“And despite all that, she came back a mere few hours later to continue partying with us,” Srikumar said. “She didn’t care what life threw her way. She handled them effortlessly, and she was clearly immensely invested in her friends’ happiness.”

Of course, Yang Yang didn’t limit her avid exploration of food to her adolescent days with Jar. In fact, it was Yang Yang who introduced Cindy Lee to the concept of second and third dinners because “there were never enough days to try everything.” Much of Lee and Yang Yang’s time together was characterized by Yang Yang dispelling older sisterly words of wisdom while the two enjoyed a dish together.

In their early days at Berkeley, this manifested as Yang Yang teaching Lee and fellow classmates discounted cash flow as she cooked while they frantically prepared for their first case. Later, the two would sneak away from late nights at the Hong Kong Morgan Stanley office to talk for hours over coffee. From Berkeley to Hong Kong to Philadelphia, through stressful nights and demanding work, it was the love for food and each other that not only ensured that Yang Yang and Lee’s friendship not only never faltered, but strengthened at each turn.

“Even when we finally had to move apart and live in separate states, you never felt far because you always made the time to travel with me,” Lee said. “We’re always talking about our families, our dogs, our jobs and the time Joe [Wirija] accidentally ruined your Bhutan table runners in the dryer. Suddenly, all of that is gone. But I’ll lean on the countless memories that we’ve shared together and remind myself how lucky I am to have shared so many adventures with you. Words can’t express how much I love and miss you. But I know that you’ll be watching over us until we’re together again.”


To Jeanie Young, one of Yang Yang’s friends from fourth grade, her attitude towards travel could be best described by a rafting trip the pair took with some friends on the Russian River. It was their first trip to the river, and suffice to say that the group was “highly unequipped.”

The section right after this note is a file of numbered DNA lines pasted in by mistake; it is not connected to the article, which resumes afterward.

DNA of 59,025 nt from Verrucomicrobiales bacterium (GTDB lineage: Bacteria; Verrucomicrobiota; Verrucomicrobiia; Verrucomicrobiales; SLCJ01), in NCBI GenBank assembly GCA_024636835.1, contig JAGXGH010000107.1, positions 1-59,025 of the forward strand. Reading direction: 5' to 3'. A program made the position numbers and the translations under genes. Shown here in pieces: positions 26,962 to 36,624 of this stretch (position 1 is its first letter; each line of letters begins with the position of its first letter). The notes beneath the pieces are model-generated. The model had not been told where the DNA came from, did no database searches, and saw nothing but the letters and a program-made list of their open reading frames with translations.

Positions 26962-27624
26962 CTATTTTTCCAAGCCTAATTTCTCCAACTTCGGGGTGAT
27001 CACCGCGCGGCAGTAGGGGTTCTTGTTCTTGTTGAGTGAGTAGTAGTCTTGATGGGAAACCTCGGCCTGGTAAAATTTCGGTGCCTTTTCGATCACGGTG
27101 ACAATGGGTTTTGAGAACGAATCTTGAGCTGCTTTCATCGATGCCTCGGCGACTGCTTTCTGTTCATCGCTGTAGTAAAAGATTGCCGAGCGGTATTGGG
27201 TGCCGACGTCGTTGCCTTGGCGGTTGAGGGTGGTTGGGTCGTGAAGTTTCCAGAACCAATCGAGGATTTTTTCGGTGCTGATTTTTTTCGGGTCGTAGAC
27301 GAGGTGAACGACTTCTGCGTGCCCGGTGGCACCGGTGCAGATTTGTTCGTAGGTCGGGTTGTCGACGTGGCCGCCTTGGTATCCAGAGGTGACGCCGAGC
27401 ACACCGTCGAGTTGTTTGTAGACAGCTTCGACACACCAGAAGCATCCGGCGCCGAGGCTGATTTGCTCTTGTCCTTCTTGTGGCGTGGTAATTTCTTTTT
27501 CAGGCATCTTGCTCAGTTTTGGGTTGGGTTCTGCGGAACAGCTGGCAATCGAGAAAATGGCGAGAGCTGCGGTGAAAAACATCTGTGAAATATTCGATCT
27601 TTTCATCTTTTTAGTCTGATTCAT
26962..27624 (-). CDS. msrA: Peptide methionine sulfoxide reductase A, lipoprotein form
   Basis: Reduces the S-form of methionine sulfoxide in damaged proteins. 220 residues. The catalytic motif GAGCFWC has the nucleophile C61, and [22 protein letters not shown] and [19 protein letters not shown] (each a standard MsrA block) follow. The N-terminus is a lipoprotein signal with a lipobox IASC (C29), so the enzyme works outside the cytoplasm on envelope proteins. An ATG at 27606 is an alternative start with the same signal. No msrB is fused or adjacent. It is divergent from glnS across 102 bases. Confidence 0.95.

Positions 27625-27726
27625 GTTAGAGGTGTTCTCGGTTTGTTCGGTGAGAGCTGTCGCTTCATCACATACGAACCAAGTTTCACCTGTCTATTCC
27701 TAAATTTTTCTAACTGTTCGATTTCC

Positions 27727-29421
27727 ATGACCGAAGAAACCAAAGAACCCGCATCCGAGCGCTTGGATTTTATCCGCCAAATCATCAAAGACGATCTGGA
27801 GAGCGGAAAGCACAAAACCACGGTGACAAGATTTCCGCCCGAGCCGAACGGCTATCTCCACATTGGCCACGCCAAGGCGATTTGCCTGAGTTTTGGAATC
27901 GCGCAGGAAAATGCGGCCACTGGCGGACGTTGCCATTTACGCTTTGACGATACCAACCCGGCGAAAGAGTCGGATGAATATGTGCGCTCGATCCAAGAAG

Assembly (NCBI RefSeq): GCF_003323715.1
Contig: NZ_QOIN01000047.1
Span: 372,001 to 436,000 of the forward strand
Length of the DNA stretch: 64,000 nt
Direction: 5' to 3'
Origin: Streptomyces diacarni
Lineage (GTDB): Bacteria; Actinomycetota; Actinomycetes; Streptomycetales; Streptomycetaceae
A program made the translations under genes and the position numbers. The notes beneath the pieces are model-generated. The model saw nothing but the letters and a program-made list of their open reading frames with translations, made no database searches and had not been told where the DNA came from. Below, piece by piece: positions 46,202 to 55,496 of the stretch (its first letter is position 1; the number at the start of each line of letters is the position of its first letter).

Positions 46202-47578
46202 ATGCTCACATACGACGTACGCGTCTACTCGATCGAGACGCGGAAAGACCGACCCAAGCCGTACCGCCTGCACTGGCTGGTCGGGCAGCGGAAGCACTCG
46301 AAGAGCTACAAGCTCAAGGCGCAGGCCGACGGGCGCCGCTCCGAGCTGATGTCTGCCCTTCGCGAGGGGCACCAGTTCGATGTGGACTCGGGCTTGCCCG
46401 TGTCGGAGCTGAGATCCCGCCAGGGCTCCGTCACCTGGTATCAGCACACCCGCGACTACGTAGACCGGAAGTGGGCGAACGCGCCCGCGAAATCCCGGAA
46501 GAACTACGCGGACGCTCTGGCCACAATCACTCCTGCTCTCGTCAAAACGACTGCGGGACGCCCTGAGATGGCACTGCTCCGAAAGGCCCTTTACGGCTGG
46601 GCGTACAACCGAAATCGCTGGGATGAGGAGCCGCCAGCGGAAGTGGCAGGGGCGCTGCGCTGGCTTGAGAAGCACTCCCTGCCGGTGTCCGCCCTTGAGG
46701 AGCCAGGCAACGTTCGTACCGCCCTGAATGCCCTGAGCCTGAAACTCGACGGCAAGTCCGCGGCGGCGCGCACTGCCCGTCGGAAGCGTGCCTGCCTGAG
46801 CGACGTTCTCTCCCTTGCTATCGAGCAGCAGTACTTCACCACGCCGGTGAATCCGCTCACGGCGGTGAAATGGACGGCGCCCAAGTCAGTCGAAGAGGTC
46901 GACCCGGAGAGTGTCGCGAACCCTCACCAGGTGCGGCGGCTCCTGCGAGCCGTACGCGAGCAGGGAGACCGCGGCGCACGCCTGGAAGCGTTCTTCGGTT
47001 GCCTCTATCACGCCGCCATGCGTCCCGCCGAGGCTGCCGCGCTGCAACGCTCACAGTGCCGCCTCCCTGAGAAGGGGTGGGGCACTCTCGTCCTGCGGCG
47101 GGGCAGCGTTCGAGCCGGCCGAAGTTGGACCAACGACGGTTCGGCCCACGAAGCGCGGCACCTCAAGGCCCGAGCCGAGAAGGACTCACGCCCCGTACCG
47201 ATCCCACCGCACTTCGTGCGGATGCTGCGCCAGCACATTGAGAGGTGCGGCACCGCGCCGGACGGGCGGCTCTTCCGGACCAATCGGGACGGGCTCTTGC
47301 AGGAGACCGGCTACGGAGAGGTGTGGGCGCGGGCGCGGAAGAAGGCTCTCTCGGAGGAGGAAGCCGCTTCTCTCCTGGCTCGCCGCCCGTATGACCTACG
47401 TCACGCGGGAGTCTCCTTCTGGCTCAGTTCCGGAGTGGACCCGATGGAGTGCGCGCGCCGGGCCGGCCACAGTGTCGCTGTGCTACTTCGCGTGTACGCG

Photo courtesy of Joseph Wirija | Used with permission

“After a long day of flooding down the river, we missed our exit stop and before we knew it, it was 7 p.m. and were still on the river,” Young said. “So now we’re starting to fear never really getting back home safely. But despite being [

as bad as] things have ever been, Yang kept our spirits high by singing ‘Despacito’ on repeat.”

Yang Yang’s relentless optimism and genuine faith that she and her friends would be able to figure out any situation — even being lost on a choppy river at sundown — was a representation of her independence and free spirit. It was that freedom that influenced Yang to travel all over the world, Wirija explained. If she couldn’t find a friend to travel with, she would simply take a trip alone. At the time of her passing, Yang had visited six out of seven continents, with plans to visit Antarctica with her husband on the horizon.

Yang Yang once attempted to capture her feelings about travel in prose.

Photo courtesy of Joseph Wirija | Used with permission

“Sometimes I’m amazed at how the experience of being somewhere is so different than what I imagined, or perhaps what my mind said it should be,” Yang wrote. “I want to record and preserve the memory of this experience. This feeling this way that I see this instant. So I take out my iPhone and I take pictures. I’m sorely disappointed in how flat and soulless it appears on the screen. What am I missing? The center can

not be sampled and frozen. The 3D spatial balance that becomes distorted when you transcribe it onto 2D. Snap the events and good feelings of the day that place the figurative rose colored screen in front of my visual emotional eyes. The process is my day.”